Episode 354: Don Draper’s Seppuku

The Overthinkers tackle the new season of Mad Men, the folly of learning history from TV shows, and Hillary Clinton’s playlist for 2016.

otip-logo-podcastonePeter Fenzel, Mark Lee, John Perich, and Matthew Wrather overthink the start of the final half of the final season of Mad Men, the crisis of American Masculinity as epitomized in Jon Hamm and Vin Diesel, the folly of learning history from TV shows, and Hillary Clinton’s playlist for 2016.


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8 Comments on “Episode 354: Don Draper’s Seppuku”

  1. Adrian #

    It seems less like Mad Men is “about” either Don or Sally, than that it is about a time period. Every time period that has ever been was at some point the present, and then subsequently became the past. Don Draper began Mad Men as the man of the Present, but time is always transitional, it moved on without him, and we are watching him become the Past. That necessitates someone else moving in to become the Present, and Sally is one of many young people poised to do that. Don also thought he was going to be the Future of course, but it’s been pretty clear to the viewer, who exists there currently, that that was never going to be his fate.

    I do really like the reading that it is about the distance between the imagined and the actual, though. I’m going to have to think about that for a while.


  2. Margo #

    ….And the whole series took place on the Holodeck.


  3. Peter Tupper #

    I’ll concede that Mad Men sometimes takes cheap and easy shots at the past, engaging in what C.S. Lewis called “chronological snobbery”. It’s become a bit more nuanced in later seasons.

    I would also point out that a big part of Mad Men’s project is anti-nostalgia, against the kind of fetishization and historicization we see of the era today. People dressed better but they weren’t better people. It’s not so much an attack on the people back then as it is on the people now who look back fondly.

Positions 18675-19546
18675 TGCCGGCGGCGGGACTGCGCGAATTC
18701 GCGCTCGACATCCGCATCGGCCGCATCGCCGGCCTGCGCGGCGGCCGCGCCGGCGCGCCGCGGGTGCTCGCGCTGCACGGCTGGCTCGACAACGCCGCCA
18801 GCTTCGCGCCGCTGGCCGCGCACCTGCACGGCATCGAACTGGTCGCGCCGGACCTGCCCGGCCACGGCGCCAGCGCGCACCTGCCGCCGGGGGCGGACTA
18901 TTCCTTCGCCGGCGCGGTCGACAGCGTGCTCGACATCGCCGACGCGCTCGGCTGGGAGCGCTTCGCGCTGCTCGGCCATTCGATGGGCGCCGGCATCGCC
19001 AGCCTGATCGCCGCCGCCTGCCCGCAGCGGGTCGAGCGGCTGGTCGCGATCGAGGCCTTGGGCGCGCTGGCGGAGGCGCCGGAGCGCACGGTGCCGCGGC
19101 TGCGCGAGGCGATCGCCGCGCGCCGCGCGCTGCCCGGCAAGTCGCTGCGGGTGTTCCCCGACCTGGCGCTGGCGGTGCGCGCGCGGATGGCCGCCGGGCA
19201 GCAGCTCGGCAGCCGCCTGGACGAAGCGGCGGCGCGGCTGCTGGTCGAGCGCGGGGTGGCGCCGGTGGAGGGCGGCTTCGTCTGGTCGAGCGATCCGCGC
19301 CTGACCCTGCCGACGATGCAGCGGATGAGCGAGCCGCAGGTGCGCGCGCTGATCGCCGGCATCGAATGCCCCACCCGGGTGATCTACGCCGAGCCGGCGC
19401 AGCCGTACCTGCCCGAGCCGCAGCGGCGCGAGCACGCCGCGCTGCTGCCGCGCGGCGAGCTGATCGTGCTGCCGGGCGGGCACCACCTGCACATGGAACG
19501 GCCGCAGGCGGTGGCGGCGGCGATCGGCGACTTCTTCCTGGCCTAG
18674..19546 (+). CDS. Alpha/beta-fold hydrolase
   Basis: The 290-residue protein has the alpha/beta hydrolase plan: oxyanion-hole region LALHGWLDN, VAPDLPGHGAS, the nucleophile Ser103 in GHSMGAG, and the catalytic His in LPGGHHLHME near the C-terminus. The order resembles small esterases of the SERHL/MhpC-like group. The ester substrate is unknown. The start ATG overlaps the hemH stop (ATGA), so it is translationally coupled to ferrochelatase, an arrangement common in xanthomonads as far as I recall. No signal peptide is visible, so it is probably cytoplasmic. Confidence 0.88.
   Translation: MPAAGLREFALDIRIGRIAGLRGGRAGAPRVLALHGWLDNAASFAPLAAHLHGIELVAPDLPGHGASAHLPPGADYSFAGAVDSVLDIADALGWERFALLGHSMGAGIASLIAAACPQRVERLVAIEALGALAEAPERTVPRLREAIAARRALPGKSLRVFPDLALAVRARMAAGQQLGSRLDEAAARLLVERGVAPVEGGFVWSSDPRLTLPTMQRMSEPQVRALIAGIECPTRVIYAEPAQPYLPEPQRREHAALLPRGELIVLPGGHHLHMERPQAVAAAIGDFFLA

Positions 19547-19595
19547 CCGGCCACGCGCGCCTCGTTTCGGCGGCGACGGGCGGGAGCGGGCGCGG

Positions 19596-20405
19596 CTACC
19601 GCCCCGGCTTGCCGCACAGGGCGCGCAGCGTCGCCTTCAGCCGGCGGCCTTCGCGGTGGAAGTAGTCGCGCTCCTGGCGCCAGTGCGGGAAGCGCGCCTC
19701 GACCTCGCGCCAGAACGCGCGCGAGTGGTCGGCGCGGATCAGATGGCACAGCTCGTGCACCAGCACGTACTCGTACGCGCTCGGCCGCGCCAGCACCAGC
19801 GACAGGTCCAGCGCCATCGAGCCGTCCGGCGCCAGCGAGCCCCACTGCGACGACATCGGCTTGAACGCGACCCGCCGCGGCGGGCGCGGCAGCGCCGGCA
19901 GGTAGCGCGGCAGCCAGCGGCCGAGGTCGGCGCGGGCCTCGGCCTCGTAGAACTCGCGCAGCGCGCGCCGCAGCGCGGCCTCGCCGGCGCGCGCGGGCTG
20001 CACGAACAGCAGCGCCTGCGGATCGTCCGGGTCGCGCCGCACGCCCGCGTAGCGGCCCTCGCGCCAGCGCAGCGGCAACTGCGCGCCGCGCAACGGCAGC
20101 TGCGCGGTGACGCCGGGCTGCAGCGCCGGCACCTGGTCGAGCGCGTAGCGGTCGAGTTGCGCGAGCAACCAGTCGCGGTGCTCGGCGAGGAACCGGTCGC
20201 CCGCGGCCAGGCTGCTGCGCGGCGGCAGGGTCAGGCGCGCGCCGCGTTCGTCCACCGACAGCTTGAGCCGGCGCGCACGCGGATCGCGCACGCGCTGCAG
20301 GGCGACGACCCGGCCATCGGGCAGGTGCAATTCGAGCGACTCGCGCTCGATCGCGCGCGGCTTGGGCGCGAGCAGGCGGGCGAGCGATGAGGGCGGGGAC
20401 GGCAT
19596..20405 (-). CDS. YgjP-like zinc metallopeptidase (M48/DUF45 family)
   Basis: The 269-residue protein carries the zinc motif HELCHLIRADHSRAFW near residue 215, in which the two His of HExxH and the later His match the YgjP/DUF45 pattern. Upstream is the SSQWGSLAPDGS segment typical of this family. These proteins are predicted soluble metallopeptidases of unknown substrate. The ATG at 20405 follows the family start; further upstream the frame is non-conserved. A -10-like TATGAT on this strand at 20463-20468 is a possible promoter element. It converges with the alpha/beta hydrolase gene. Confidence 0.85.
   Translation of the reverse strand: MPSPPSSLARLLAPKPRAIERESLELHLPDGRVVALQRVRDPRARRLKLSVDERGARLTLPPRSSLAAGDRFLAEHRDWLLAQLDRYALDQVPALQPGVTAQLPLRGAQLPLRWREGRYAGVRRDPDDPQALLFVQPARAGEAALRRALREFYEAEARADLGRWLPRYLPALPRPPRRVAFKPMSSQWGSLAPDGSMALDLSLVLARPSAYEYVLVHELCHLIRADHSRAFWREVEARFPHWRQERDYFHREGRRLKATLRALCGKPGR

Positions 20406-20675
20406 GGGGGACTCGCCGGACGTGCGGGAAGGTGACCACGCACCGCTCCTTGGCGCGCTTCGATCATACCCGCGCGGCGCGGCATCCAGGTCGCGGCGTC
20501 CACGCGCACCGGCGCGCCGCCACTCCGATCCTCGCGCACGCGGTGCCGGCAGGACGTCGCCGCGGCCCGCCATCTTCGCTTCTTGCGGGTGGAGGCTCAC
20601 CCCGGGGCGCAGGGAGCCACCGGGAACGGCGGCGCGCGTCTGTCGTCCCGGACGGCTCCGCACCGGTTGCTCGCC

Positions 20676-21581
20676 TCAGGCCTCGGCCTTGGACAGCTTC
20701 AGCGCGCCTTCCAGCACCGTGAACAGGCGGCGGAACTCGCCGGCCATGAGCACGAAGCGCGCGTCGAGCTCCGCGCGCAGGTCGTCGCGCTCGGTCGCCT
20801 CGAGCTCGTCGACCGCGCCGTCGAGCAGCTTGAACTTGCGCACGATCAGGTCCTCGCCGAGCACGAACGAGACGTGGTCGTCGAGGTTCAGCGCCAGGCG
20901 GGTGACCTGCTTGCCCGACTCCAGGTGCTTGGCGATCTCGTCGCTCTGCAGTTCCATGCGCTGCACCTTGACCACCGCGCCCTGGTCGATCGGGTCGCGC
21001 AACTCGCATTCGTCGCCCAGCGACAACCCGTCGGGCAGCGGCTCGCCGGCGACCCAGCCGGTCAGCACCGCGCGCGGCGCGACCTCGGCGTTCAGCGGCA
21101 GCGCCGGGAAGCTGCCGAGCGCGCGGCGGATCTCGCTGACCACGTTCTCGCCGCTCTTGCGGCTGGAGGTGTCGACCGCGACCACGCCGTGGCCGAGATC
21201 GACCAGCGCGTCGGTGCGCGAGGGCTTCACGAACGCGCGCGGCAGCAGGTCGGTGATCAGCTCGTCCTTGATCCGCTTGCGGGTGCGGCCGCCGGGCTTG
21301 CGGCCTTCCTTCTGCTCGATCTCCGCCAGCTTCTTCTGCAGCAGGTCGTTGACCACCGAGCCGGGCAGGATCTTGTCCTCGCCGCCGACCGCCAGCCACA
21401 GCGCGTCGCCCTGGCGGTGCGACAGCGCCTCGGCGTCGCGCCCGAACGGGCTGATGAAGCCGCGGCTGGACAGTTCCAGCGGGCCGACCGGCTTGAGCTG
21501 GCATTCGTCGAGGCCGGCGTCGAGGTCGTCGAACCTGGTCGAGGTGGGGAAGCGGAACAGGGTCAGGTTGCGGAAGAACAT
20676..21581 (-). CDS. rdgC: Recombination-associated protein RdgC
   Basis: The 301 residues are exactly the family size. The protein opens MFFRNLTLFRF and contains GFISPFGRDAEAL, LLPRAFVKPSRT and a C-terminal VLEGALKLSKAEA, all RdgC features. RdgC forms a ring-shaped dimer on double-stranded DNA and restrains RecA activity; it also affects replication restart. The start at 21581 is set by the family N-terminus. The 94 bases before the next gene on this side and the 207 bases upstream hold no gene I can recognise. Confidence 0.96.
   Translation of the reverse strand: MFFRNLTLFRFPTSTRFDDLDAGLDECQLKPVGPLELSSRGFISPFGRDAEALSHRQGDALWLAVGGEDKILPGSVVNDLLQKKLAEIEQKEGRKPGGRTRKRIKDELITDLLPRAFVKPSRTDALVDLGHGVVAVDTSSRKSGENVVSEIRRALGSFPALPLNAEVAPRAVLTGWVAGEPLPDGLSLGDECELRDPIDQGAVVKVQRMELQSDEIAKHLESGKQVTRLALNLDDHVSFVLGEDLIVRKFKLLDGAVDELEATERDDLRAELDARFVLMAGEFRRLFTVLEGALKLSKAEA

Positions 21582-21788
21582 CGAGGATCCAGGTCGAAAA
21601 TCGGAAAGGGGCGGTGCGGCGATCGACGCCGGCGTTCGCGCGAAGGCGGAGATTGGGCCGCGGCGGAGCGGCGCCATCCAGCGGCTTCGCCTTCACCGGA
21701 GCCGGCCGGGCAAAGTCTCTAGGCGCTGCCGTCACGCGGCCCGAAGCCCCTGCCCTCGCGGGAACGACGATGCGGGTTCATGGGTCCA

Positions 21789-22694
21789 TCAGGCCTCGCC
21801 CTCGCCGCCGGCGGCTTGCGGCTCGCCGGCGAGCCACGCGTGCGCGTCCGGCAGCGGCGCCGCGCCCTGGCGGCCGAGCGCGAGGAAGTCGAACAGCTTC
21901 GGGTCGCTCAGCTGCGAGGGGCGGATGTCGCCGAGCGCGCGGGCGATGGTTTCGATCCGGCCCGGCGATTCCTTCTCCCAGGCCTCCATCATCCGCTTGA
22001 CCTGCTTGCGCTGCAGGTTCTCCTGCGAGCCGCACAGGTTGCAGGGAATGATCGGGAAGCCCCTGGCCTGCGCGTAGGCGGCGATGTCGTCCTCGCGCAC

I’ve also wondered what the future version of Mad Men would be like, looking backwards through 50 years to the 2010s.


    • Margo #

      I have wondered the same thing. Such a show would be an exploration of :”What was up with all the income inequality and fossil fuel use?”


      • clayschuldt #

        I would watch that show.


      • Matthew Wrather OTI Staff #

        But the thing is it won’t be income inequality and fossil fuel use that we get knocked for. The received wisdom of the future won’t align with our own—that’s the thing that ought to be a little humbling when we’re tempted to celebrate our enlightenment in comparison to those sexist/racist/whatever yobs on Mad Men. (I’d never heard “chronological snobbery” before. That’s good.)

        It’s gonna be something like, “Didn’t those idiots know all that kale would kill them?”


        • fenzel OTI Staff #

          They slept with _cell phones_ next to their _heads_?

          They went to a _separate building_ for work, and while there, they _used the Internet while working_?

          They _all_ used air conditioning???


        • clayschuldt #

          They “Binge Watched” entire T.V. Shows….

          Eurovision WASN’T popular in America…


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